Users can access the Molecular Machinery Viewer from mm.rcsb.org and from the Educational Resources > Animations section of PDB-101. This viewer was designed and developed by Robert Lowe, Maria Voigt, and David S. Goodsell.

Molecular Machinery poster in 3D


Join the RCSB PDB Team

24-Mar-2015

RCSB PDB is looking for Web Developers at the UC San Diego site. Descriptions are available on our Careers page; applications should be submitted online. To become part of our team, please contact Dr. Peter Rose (peter.rose@rcsb.org).

The RCSB Protein Data Bank (www.rcsb.org) is one of the worldwide leading biological databases with more than 300,000 unique users per month from over 160 countries. It enables access to the singular global archive of the three-dimensional structures of proteins and nucleic acids and is a key resource for the design of new medicines, biofuels, nanomaterials, and enables fundamental discoveries in biology and medicine.

Join the RCSB PDB as a Web Developer.


Build 3D Paper Models of Biomolecules

24-Mar-2015

PDB-101 packages together resources that promote exploration in the world of proteins and nucleic acids for teachers, students, and the general public.

A collection of Paper Models are available to to build 3D models of DNA, transfer RNA (tRNA), dengue virus, green fluorescent protein (GFP), and the HIV capsid. Supporting materials are available, including a new video demonstrating how to create a model of tRNA.


Building a Paper Model of tRNA

Other educational materials at PDB-101 include the Molecule of the Month series, posters, animations, curriculum, and more.

PDB-101 also hosts resources to help students participate in the RCSB PDB's Video Challenge. High school students are challenged to tell a story of defeating, combating, and controlling the HIV pandemic at the molecular level using structures from the PDB.

An esteemed panel of judges will review the videos and make three awards: Judge's Choice, Viewer's Choice, and Service to the Community. Submission deadline is May 31, 2015.



Visit the San Diego Festival of Science and Engineering on March 22

17-Mar-2015

On Saturday March 22, visitors to the RCSB PDB booth at the San Diego Festival of Science and Engineering's EXPO DAY will learn about the basic building blocks of life by building a 3D model of DNA and a small zinc finger protein. They can also watch animations of 3D proteins and nucleic acids, and take home posters and other materials about these fascinating structures.

EXPO DAY is the grand-slam-science-finale to a week of big events at San Diego State University, Balboa Park and California State University San Marcos.

Tens of thousands of kids, families, scientists, engineers, educators, and other community members are expected to take part in this year's EXPO DAY, a free-to-the-community event! Visit sdsciencefestival.com for complete details.

Can't make it to San Diego? Build models of DNA and the dengue virus at home using these PDFs from PDB-101.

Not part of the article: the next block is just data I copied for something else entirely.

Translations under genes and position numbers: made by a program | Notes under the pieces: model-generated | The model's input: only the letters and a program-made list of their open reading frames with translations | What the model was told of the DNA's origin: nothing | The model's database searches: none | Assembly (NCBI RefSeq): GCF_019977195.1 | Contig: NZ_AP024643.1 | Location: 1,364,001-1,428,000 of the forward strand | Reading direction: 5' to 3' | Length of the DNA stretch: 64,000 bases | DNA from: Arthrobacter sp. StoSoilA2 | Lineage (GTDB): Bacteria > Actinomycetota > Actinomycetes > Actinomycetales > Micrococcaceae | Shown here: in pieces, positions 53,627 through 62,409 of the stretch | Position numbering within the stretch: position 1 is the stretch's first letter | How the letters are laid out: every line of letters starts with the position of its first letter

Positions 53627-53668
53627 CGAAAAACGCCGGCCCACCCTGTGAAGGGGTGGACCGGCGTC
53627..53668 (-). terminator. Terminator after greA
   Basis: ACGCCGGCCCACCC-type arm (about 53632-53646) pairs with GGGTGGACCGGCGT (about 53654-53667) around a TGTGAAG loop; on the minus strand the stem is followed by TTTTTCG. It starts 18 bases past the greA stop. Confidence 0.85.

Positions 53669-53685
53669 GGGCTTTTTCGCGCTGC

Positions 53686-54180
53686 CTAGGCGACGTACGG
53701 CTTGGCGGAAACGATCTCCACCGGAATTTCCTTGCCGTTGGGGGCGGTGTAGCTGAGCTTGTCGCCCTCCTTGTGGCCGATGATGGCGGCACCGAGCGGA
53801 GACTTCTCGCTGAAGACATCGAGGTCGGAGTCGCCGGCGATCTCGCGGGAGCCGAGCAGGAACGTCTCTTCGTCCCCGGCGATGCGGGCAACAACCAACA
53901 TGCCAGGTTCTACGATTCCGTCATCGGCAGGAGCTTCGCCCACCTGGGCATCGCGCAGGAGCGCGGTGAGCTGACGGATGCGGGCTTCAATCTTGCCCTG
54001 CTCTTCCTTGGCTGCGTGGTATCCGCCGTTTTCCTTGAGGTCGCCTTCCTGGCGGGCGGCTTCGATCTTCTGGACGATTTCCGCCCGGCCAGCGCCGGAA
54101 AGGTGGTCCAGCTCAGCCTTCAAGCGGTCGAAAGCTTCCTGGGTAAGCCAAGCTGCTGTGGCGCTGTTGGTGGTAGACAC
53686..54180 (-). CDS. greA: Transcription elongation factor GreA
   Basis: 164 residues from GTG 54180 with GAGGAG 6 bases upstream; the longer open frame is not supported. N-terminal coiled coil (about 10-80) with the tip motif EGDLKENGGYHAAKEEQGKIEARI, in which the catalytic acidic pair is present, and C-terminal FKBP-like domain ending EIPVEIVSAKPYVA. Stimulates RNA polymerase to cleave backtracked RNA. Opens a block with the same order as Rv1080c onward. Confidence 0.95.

2015 High School Video Challenge

10-Mar-2015

In 2014, students created impressive videos illustrating the structural biology of HIV. This year, RCSB PDB is challenging students to tell a story of defeating, combating, and controlling the HIV pandemic at the molecular level using structures from the PDB.

An esteemed panel of judges will review the videos and make three awards: Judge's Choice, Viewer's Choice, and Service to the Community. The deadline for submission is May 31, 2015.

Many resources are offered to help students get started, including the new video Learn about HIV from the RCSB PDB. Visit PDB-101 for an overview, rules, HIV-related education materials, tutorials on making videos, and more.



New Publications

03-Mar-2015

Recent publications from the RCSB PDB and wwPDB include:

  • The RCSB Protein Data Bank: views of structural biology for basic and applied research and education (2015) Nucleic Acids Research 43(D1): D345-356 doi:10.1093/nar/gku1214
  • RCSB PDB Mobile: iOS and Android mobile apps to provide data access and visualization to the RCSB Protein Data Bank (2015) Bioinformatics 31: 126-127 doi:10.1093/bioinformatics/btu596
  • Detection of Circular Permutations within Protein Structures using CE-CP (2014) Bioinformatics doi:10.1093/bioinformatics/btu823
  • The Chemical Component Dictionary: complete descriptions of constituent molecules in experimentally determined 3D macromolecules in the Protein Data Bank (2014) Bioinformatics doi:10.1093/bioinformatics/btu789
  • Small molecule annotation for the Protein Data Bank (2014) Database doi:10.1093/database/bau116

The full list of related publications is available at the RCSB PDB and wwPDB websites.



San Diego Science Olympiad Protein Modeling Results

03-Mar-2015

San Diego Science Olympiad Protein Modeling Results

On February 21, 49 teams from 20 San Diego County high schools built models of proteins involved in genome editing in the protein modeling event at the San Diego County Regional Division C competition.

The top scoring teams were:

  1. Team Soy from Canyon Crest Academy
  2. Team Bacon from Westview High School
  3. Team Calvin from Rancho Bernardo High School

RCSB PDB Annotator Michael Gao supervised the event, along with judges Lanfeng Wang and Wei Wang from University of California San Diego.